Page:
Chipotle is having a no good, very bad year.
On Monday, the Mexican restaurant chain reopened a store in Boston that it was forced to close after 141 college students were infected with norovirus earlier this month.
The reopening comes after last week’s second E. coli outbreak, which affected five people who had eaten at Chipotle restaurants in Kansas, North Dakota, and Oklahoma.
This is part of a larger trend that has plagued the chain — it seems no sooner does it reopen a store, then it’s forced to close another because of new cases of infection.
In October and November, Chipotle was forced to close stores in nine states after 53 customers were infected with E. coli — the first outbreak.
Before that, in August, a Salmonella outbreak in Minnesota affected 64 people.
But restaurant closures aren’t the only repercussion.
The company has also suffered blows to its reputation — customers have taken to social media with jokes about getting E. coli from Chipotle’s food. One user tweeted “Breaking: Chipotle to begin serving E. coli all day.”
And Chipotle’s stock has plummeted in recent months. On Tuesday, it was $493 a share — a 35% drop from its all-time high in August of roughly $759.
Earlier this month, Chipotle announced that its fourth quarter sales would be down between 8% and 11%.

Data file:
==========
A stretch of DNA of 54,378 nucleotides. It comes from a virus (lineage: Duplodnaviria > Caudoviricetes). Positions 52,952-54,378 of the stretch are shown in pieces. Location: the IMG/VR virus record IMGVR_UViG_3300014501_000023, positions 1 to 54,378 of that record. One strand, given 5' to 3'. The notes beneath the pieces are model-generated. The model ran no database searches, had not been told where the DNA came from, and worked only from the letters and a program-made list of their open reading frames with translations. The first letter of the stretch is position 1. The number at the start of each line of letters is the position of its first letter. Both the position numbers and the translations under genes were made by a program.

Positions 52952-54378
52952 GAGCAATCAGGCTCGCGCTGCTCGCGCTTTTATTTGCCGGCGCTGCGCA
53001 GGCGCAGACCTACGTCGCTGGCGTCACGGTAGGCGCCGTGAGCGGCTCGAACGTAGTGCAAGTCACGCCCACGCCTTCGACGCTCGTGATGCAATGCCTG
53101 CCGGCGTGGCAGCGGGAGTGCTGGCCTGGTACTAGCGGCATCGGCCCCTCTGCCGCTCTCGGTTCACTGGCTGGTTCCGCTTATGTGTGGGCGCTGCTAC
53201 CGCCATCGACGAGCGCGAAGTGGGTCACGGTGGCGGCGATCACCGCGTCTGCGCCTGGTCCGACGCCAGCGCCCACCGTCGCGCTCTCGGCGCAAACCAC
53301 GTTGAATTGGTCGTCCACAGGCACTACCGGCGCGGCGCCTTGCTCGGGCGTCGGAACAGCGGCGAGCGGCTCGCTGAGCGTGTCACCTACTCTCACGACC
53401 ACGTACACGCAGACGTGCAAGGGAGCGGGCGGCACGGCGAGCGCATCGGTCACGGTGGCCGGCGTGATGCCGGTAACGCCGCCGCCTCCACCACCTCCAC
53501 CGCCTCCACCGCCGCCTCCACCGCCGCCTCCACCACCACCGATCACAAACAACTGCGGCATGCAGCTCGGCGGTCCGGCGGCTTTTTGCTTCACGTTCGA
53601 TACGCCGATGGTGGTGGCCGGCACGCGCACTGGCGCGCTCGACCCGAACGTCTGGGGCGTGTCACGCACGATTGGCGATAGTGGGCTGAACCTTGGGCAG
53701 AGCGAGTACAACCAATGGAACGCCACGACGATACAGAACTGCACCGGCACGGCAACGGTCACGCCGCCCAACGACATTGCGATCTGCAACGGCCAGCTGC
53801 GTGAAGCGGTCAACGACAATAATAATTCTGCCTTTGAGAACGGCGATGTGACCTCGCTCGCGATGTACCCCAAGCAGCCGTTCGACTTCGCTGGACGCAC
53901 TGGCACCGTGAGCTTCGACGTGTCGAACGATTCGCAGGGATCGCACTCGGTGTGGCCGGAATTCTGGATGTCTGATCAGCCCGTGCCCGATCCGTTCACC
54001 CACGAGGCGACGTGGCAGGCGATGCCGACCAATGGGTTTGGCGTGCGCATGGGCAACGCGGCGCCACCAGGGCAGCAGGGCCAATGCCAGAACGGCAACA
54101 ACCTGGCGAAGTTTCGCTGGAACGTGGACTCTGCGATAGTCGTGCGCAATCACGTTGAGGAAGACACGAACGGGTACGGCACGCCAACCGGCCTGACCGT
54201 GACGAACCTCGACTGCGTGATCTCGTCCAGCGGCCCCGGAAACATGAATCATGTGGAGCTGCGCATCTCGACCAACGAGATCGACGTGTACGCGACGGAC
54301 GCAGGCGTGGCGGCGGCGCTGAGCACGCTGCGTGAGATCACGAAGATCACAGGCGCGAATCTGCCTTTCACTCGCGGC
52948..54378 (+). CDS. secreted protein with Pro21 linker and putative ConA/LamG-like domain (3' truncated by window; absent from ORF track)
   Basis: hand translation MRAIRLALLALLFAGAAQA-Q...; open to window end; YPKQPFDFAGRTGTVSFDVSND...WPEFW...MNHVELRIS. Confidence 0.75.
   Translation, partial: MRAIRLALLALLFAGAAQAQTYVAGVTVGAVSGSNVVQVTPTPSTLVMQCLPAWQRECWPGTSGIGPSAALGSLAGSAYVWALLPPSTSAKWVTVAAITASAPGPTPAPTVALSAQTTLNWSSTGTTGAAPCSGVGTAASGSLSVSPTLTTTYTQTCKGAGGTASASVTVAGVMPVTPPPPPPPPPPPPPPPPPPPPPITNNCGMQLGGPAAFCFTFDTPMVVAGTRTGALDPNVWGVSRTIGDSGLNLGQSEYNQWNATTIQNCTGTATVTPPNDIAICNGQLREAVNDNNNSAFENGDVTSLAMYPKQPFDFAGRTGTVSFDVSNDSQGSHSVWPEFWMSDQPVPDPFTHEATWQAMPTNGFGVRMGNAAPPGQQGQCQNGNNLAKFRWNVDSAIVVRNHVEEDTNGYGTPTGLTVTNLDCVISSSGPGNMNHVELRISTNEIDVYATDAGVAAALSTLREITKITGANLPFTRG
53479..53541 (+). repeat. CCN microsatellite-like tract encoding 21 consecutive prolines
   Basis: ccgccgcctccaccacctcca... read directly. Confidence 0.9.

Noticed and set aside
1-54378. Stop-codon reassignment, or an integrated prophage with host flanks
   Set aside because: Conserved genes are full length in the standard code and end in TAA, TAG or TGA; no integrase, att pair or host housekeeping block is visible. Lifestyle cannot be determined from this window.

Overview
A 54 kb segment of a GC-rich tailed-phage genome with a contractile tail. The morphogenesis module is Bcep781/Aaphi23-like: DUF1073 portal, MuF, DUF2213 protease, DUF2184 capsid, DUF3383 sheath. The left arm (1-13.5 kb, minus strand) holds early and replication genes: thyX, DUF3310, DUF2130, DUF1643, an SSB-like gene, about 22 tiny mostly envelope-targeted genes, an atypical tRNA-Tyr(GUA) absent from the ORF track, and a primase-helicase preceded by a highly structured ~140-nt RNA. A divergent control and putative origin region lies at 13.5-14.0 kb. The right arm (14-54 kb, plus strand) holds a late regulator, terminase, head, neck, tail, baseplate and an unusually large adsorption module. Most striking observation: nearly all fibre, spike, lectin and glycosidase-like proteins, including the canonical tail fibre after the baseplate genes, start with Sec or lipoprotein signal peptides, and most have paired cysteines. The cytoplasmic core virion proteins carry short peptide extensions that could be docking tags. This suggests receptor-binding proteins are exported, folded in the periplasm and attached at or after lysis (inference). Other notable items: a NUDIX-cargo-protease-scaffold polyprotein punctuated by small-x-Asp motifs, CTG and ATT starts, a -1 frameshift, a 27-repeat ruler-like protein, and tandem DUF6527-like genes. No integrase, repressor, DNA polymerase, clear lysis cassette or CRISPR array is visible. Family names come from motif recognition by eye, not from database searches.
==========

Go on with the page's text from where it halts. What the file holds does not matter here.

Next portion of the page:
It also estimated that the first E. coli outbreak would cost between $6 million and $8 million. These expenses included the cost of replacing food, conducting lab analyses and environmental swabs and hiring epidemiology and food safety experts.
Chipotle has also had to walk back projections about increased sales in 2016.
In response to the outbreaks, Chipotle CEO Steve Ells issued a public apology on November 20 to affected customers and attempted to reassure the public.
Spokesman Chris Arnold told CNNMoney that Chipotle is focused on developing an improved food safety plan in order to become an “industry leader in food safety.”
One such implementation involves the washing and prep of vegetables. Tomatoes used in the restaurant’s salsa are now also washed and tested for pathogens after being diced. A consultant for Chipotle said the company’s new practices would reduce “risk to a level near zero.”
Chipotle said it continues to serve over a million customers a day but the impact of the outbreaks isn’t over yet. New cases may come to light and the FDA and CDC investigation is ongoing. Both agencies are still interviewing affected people and working to identify the source of the infection.